8. Ensure you have a valid flight ticket with a ticket number and booking reference(PNR) which can be confirmed with the airline before the travel date. There have been cases where travel agents hand over ticket reservations instead of valid tickets to ignorant passengers who get embarrassed at the airport.
  9. Ensure to have a valid proof of payment (e-)receipt, including a company logo, stamp, and authorized signature.
  10. When buying from a Travel agency, avoid dealing with a single individual. In a well-structured organization, there would be people to handle different aspects of the business. The person issuing the ticket shouldn’t be the same as receiving the cash. A lot of ticketing agents can be very dubious so beware of that.
  11. If you are dealing with a travel agency, if you can, it is better to buy your ticket in advance. Why? This is because tickets can be voided/cancelled within 24 hrs of being issued. Dubious travel agents can cancel the ticket within this time after they know you have safely boarded the flight.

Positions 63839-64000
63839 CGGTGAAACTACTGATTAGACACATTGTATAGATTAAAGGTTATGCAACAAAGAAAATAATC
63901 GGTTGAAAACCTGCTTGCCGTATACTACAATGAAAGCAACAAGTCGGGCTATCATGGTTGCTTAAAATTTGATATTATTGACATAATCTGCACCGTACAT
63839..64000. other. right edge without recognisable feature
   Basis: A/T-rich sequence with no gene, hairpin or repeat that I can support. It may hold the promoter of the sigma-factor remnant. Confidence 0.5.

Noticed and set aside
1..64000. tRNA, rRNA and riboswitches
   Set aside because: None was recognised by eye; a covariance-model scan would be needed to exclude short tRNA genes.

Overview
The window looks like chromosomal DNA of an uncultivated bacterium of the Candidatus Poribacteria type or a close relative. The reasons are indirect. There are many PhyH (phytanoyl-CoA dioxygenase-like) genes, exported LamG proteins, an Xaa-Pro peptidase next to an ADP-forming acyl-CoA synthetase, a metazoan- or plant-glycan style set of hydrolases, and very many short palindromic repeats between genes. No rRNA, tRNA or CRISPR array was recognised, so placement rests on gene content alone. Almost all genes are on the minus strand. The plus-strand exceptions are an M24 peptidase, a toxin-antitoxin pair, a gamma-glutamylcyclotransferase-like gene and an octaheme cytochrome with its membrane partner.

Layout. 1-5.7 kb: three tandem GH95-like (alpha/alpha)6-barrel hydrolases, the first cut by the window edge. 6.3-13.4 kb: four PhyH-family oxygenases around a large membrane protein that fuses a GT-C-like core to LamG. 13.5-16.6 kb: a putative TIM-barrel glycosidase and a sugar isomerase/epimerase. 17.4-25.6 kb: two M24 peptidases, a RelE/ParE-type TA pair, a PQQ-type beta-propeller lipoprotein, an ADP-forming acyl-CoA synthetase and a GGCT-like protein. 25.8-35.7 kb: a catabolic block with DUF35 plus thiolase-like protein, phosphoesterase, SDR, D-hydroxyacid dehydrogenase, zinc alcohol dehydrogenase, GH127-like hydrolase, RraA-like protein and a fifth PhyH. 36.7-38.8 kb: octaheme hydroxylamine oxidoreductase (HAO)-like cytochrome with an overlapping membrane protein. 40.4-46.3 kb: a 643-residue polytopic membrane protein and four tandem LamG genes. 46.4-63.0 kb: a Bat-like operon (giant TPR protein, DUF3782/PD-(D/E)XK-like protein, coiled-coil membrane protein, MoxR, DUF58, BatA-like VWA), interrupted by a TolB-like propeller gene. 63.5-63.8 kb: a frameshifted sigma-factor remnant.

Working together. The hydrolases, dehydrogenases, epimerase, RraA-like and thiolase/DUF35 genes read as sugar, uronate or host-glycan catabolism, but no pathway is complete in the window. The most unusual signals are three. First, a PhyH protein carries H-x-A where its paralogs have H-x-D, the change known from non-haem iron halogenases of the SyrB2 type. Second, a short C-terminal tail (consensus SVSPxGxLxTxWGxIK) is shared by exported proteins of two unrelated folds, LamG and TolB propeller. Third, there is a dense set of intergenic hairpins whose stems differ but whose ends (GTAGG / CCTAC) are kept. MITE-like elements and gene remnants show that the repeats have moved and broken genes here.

Did you find these tips helpful? Let us know in the comment section how else your ticket scams can be avoided. If you have you been a victim of ticket fraud? Feel free to leave your comments in the comment section below.

You can follow PBB on Facebook, Twitter, and Instagram. Send your story ideas to info@passportsbeyondborders.com

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  1. Take notes at the time the incident occurred and jot down the names of the carrier employees with whom you dealt. Keep all of your travel documents ticket or confirmation, baggage check stubs, boarding pass, etc. Here are some helpful tips should you choose to write.

  2. Voluntary Bumping Almost any planeload of airline passengers includes some people with urgent travel needs and others who may be more concerned about the cost of their tickets than about getting to their destination on time. DOT rules require airlines to seek out people who are willing to give up their seats for compensation before bumping anyone involuntarily. Here’s how this works.